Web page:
Editor’s note: Use of dietary supplements is huge in the United States. More than half of U.S. adults use them and we spend more than $30 billion on them annually. But reports of the benefits/non-benefits of taking dietary supplements vary from day to day. What are we to believe? In this week’s blog, our own Dr. Erik Lundquist, MD, sheds some light on what you need to know when considering taking dietary supplements. Dr. Lundquist is Board Certified in both Family Medicine and Integrative and Holistic Medicine. He frequently incorporates lifestyle therapy, including diet, physical activity, and supplementation to treat his patients with chronic disease.

shutterstock_121205329---webAs a physician who commonly recommends supplements, I’m often asked, “Are supplements really necessary or beneficial?”

According to a survey of 956 adults published in JAMA Internal Medicine, the most commonly reported reasons for using supplements were to “improve” (45%) or “maintain” (33%) overall health. Women used calcium products for bone health (36%), whereas men were more likely to use supplements for “heart health or to lower cholesterol” (18%). Multivitamin-mineral supplements were the most frequently reported products used, followed by calcium and fish oil/omega 3 supplements.

Although there’s a wealth of science behind the benefits of fish oil (to address ADHD, cardiovascular disease and rheumatoid arthritis, for example); calcium (to support bone health), and multivitamins (to slow down aging of cells); and carnitine (to support heart health), recent studies of these and other supplements have brought into question not only their efficacy but also their safety.

With all of these conflicting reports, what are we to do?

First, keep in mind that supplements are just that-SUPPLEMENTS. They’re not meant to replace the benefits of a nutrient-rich, plant-based diet and regular physical activity. They only enhance them. If we don’t improve our foundation then we are unlikely to get much benefit from our supplements.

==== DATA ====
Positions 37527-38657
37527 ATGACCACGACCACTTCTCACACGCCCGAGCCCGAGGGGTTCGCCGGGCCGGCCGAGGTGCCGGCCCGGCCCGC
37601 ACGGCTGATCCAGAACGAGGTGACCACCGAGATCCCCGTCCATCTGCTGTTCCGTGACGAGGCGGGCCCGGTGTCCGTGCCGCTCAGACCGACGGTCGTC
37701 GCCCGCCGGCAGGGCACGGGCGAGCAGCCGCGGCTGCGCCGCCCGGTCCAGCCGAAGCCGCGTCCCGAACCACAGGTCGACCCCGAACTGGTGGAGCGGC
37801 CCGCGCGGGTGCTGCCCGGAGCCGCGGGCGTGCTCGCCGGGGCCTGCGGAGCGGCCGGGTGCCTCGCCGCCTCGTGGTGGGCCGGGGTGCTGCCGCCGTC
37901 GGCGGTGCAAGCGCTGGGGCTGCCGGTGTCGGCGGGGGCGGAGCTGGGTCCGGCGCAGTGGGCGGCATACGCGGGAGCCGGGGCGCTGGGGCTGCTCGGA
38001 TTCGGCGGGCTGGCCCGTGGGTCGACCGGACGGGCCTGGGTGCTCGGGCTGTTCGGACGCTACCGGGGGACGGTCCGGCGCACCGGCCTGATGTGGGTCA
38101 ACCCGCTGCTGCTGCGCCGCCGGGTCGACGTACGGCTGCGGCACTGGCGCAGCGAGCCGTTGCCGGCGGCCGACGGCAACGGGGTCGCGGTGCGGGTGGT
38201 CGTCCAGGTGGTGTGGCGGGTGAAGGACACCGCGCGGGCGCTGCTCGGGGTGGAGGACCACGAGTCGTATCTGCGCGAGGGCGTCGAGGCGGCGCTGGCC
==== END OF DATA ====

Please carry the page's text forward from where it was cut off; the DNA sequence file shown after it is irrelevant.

FDASecond, all supplements are not created equal. There are over 60,000 dietary supplements currently on the market with variable levels of quality and safety. While all supplement manufacturers are required to abide by the Food and Drug Administration’s Good Manufacturing Processes (GMP) standards, there is no standard for scientific evidence or quality of ingredients. However, while not as stringent as the GMP requirements for pharmaceutical drugs, the supplement GMPs are a step in the right direction.

Not sure if the supplement you’re taking is of high quality? The website, Consumerlab.com, reports on whether the contents of popular supplements match what’s stated on the label. Their reports are often surprising-in one recent review they found defects in nearly 40% of multivitamins they reviewed.

Third, just because a supplement is “natural” doesn’t mean it’s “risk-free”. According to a recent Congressional report by the U.S. Government Accountability Office (GAO-13-244), the FDA received more than 6,000 adverse event reports regarding supplements over a 4-year period.  However, this is just a fraction of the nearly 300,000 adverse events due to pharmaceutical drugs reported to the FDA over just 3 months in 2012. Be sure to let your doctor know about any supplements you’re taking, especially if you have an existing health condition. For an interesting article on hidden dangers of some common supplements, see Consumer Reports’ article, “10 Surprising Dangers of Vitamins and Supplements.”

Fourth, our food supply is nearly devoid of minerals and vitamins. When I first started in medical school and even early in my practice, I held firmly to the belief that as long as we focused on eating a variety of plant foods and minimized our intake of “artificial or processed” foods that we would essentially get all of the nutrients and vitamins that we need from our diet.

That view changed once I learned more about modern agricultural and food production methods. Today much of our food is genetically modified, sprayed with larger quantities of pesticides and herbicides than ever before, exposed to heavy metals (arsenic in rice for example), and grown in a topsoil layer that is depleted of nutrients (there are 30 essential elements needed for healthy plants and animals and most fertilizers contain only three: nitrogen, phosphorus, and potassium and only 7% of farmland is considered prime). Then manufacturers process these nutrient-poor foods, adding salt, sugars and artificial ingredients that are wreaking havoc on our bodies.

24677626---healthy-foods--webIf all of us could eat a nutrient-rich, organic, toxin free, all-natural, plant based diet we probably wouldn’t need much supplementation. But I know for me that’s not possible, despite having my own garden and eating locally-grown produce.

I recommend that you talk with your physician or a nutritionist who is knowledgeable about supplements who can advise you which supplements can help you optimize your health. The bottom line is that you have to change your lifestyle if you want to become healthy. Supplements are only there to help you along the way.